Patreon wants to be a one-stop social network for artists to reach fans

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Patreon, the subscription-based funding platform that supports creators like Amanda Palmer and the Kinda Funny team, is getting a major update that includes live-streaming capabilities and a new visual design. Patreon co-founder Jack Conte says the features are intended to give creators more ways to engage directly with their patrons, while also giving them more ways to analyze and keep track of their subscriber base. They’ve been tested with a limited number of people on the platform, but will now be rolling out on a large scale.

One of the additions is a new app called “Lens,” which Conte describes as something like Snapchat or Instagram Stories, but limited to Patreon subscribers. The app “makes it really easy for creators to give patrons a window into their life and share videos and photos,” says Conte. It’s currently in beta, and will be released slowly over the next six months.

In addition to the Lens app, Patreon is partnering with a streaming company called Crowdcast to enable patron-only live videos. And creators will now be able to give subscribers early access to Patreon posts before they go live more widely. On the purely internal side, Patreon will offer creators access to a “patron relationship manager” — basically, a database with detailed information about subscribers. “You can just look at all the patrons who joined in the last two weeks and send them a gift, or look at all your patrons who recently hit their six-month anniversary and invite them to a live stream,” says Conte.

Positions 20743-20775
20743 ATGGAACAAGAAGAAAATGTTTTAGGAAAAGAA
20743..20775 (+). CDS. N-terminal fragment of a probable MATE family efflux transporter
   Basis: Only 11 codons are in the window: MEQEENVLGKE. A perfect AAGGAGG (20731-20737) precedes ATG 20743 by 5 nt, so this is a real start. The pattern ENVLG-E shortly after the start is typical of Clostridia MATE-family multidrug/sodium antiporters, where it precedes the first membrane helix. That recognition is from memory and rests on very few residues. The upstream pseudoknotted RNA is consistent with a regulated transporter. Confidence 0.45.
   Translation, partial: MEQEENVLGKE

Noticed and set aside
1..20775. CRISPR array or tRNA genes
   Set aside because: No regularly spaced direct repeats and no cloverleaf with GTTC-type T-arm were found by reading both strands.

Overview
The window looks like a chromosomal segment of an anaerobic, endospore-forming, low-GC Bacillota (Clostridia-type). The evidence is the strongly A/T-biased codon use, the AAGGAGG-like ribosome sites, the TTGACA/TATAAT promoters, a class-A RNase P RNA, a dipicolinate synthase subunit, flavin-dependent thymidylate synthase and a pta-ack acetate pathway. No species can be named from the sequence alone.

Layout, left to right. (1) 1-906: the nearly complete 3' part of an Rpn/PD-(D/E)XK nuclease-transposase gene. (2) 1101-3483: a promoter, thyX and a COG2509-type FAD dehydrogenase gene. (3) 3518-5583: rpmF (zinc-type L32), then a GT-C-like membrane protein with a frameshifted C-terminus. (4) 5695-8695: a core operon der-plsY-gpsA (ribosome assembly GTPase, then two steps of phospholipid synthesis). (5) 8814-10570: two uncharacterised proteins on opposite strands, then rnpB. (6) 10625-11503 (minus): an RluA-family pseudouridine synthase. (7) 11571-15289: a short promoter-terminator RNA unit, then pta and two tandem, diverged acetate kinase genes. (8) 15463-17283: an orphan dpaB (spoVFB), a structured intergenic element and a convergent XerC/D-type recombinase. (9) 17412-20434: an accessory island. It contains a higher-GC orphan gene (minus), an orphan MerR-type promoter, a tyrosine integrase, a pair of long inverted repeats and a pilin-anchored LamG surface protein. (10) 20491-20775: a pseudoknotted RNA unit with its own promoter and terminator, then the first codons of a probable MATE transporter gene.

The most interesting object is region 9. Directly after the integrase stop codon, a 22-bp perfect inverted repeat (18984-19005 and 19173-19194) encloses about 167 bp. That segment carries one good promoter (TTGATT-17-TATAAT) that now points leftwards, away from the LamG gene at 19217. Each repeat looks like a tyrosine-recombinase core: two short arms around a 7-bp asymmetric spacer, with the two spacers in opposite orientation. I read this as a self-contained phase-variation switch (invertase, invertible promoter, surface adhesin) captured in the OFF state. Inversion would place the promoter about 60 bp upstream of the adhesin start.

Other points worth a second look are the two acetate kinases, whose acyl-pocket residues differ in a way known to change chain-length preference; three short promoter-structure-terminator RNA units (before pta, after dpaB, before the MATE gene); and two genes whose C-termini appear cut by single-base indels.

Creators could do all the things above before the update, and many already do. Crowdcast has advertised its services on the Patreon blog, and more generally, patrons pay to get closer access to creators, as well as a look at early or unfinished work. The point of this update, says Conte, is to make the process much easier. The early-access system, for example, will let them create one post and automatically open it after a certain period of time, instead of posting multiple updates or manually changing the access settings. Similarly, the patron relationship manager will replace the process of downloading and sorting through spreadsheets with subscriber info.

Things like the live-streaming system aren’t meant to substitute for a service like Twitch, and Conte says that Patreon isn’t meant to become a place where creators will host their main artistic output. But the company is trying to handle all the interactions between artists and fans, not just the money that passes between them.

Along with the updates, Patreon is announcing several new high-profile creators joining the platform, including McSweeney’s Internet Tendency and comedian Bill Burr. According to recently released statistics, the platform hosts 50,000 active creators and recently passed one million active patrons, who pay an average of $12 monthly. It’s currently on track to deliver creators $150 million in 2017, compared to $100 million total between its launch in mid-2013 and the end of 2016, and Conte says the site revamp is meant to provide a more professional feel. “It feels much more like, you know, a place to run a business — a place to actually make money and get paid and run a membership platform,” he says.

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